A common misconception is that people forget after consuming alcohol which is not the case as the memory does not get formed in the brain. Blacking out from drinking is caused by its effect on the hippocampus, the part of the brain responsible for memory. The main reason for a blackout is a rapid increase in blood alcohol, which is enhanced by drinking on an empty stomach or while being dehydrated. (National Institute on Alcohol Abuse and Alcoholism). When intoxicated, your brain becomes incapable of storing and recording newly formed memories. These alcohol-induced blackouts temporarily block the transfer of memories from short-term memory to long-term memory in the hippocampus. (Scaccia). Alcohol-induced blackouts can lead to a drastically increased risk of injuries and other harms to self as well as others irrespective of their age or level of experience. However, sensory and short-term memories continue to function. (Harlow, 2020). Researchers believe that the people who experienced blackouts can access those memories again if someone triggers them. Apart from memory and forgetting, researchers also focused on the quantity and kind of thoughts which actually take place in a human brain.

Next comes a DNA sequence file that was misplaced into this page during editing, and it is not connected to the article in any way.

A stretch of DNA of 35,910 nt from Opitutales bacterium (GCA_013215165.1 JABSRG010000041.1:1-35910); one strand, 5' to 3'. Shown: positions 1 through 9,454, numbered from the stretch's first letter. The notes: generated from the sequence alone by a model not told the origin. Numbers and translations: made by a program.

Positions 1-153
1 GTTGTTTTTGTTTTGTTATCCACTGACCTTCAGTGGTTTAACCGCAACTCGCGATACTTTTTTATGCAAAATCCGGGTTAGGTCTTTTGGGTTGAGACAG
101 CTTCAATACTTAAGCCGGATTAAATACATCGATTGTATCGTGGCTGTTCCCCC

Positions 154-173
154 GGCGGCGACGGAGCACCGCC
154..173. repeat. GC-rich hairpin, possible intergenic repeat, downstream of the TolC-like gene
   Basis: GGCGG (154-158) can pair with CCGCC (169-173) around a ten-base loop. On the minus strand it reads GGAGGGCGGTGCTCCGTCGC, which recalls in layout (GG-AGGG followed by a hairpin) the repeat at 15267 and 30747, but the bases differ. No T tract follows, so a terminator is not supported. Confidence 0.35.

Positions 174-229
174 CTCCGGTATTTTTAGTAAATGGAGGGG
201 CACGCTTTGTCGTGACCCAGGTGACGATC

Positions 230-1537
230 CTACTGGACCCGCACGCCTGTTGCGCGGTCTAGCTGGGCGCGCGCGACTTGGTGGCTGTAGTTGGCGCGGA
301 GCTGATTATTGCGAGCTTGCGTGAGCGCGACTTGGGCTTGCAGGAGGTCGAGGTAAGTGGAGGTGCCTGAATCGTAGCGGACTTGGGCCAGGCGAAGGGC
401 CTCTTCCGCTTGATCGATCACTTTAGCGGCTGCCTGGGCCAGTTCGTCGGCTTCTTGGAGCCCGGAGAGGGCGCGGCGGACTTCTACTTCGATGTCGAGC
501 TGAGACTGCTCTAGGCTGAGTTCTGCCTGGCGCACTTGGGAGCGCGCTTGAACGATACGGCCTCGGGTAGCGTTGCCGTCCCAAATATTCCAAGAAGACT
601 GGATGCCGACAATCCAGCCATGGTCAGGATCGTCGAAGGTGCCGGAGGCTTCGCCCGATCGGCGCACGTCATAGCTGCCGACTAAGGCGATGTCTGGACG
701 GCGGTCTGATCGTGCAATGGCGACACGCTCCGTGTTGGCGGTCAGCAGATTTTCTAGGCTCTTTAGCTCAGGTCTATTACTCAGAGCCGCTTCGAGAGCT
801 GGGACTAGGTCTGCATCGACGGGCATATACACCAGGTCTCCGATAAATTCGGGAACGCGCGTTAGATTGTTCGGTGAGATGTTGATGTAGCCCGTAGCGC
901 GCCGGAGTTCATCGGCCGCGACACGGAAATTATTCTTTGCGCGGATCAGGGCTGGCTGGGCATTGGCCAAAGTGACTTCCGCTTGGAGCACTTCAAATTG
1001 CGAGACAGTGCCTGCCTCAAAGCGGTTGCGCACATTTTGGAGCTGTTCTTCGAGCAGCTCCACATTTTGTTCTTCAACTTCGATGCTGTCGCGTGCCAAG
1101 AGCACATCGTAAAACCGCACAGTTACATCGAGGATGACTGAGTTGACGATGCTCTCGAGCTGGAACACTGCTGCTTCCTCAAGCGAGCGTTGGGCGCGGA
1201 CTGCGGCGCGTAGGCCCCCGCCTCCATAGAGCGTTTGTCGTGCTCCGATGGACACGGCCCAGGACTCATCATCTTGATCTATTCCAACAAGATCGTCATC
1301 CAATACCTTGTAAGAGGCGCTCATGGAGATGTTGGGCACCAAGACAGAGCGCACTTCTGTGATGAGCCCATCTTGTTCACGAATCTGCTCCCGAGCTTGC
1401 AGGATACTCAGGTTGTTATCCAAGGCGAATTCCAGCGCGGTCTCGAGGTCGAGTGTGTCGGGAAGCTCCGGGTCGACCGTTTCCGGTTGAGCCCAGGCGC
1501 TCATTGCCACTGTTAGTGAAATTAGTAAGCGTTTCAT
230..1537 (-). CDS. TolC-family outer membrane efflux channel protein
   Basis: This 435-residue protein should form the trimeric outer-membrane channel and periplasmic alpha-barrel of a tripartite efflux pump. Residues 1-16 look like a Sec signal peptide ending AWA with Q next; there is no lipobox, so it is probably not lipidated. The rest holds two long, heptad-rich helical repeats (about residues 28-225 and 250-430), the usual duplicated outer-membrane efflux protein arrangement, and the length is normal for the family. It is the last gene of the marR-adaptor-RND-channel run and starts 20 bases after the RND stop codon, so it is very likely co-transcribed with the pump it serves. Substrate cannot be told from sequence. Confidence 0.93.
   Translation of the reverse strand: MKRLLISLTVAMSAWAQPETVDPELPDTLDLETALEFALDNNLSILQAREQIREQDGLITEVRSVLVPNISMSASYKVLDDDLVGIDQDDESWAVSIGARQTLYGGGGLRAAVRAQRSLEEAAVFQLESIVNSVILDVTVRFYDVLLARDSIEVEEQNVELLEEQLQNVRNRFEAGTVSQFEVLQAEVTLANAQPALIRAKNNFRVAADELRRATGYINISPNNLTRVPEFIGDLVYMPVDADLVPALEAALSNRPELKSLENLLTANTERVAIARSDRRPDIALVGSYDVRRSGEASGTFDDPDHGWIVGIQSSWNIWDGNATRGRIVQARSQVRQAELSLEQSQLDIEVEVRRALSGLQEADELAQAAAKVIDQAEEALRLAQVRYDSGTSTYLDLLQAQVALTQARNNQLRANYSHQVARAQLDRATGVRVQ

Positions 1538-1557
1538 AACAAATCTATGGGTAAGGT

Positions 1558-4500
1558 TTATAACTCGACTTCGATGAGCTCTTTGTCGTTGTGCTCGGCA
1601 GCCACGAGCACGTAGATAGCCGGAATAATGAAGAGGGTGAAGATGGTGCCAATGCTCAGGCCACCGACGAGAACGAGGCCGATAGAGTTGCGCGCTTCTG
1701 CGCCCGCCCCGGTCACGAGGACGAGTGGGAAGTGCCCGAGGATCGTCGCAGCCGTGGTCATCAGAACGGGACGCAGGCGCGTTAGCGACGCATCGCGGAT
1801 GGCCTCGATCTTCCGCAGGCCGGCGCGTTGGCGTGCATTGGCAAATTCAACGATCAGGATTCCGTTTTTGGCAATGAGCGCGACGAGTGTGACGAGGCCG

Various researches have indicated that the human brain has between 50,000 and 70,000 thoughts a day and sadly most of these are negative thoughts (Barok 2017). Most of these thoughts go unnoticed as they seem to be useless or unimportant to the individual, especially in situations when you are occupied like when eating, dressing up, driving, walking, painting, bathing, etc. These thoughts range from questions you ask yourself to repeat and commenting on what others said. They occur when you are alone, or when you have company, the goal being to figure out the world and most importantly yourself. (Sasson, 2021). Thinking is an automatic process and it is only when you focus on some particular thing that you become aware of the many thoughts in your mind that distract you. It is most noticeable when you are feeling anxious or worried as these thoughts feel highly tiring and burdensome then. Our brain usually filters these thoughts to ensure the relevant ones stay with us. According to NLP, the brain filters information through DDG: Deleting, distorting, and generalizing. . (Harlow, 2020).. According to current estimates, 95 percent of all thoughts occur in the subconscious mind. These decisions and thoughts could be in the form of habits, beliefs, automatic body functions, emotions, cognitive biases, and personality. This means that most of these actions and behaviors occur due to brain activity that lies beyond our conscious awareness.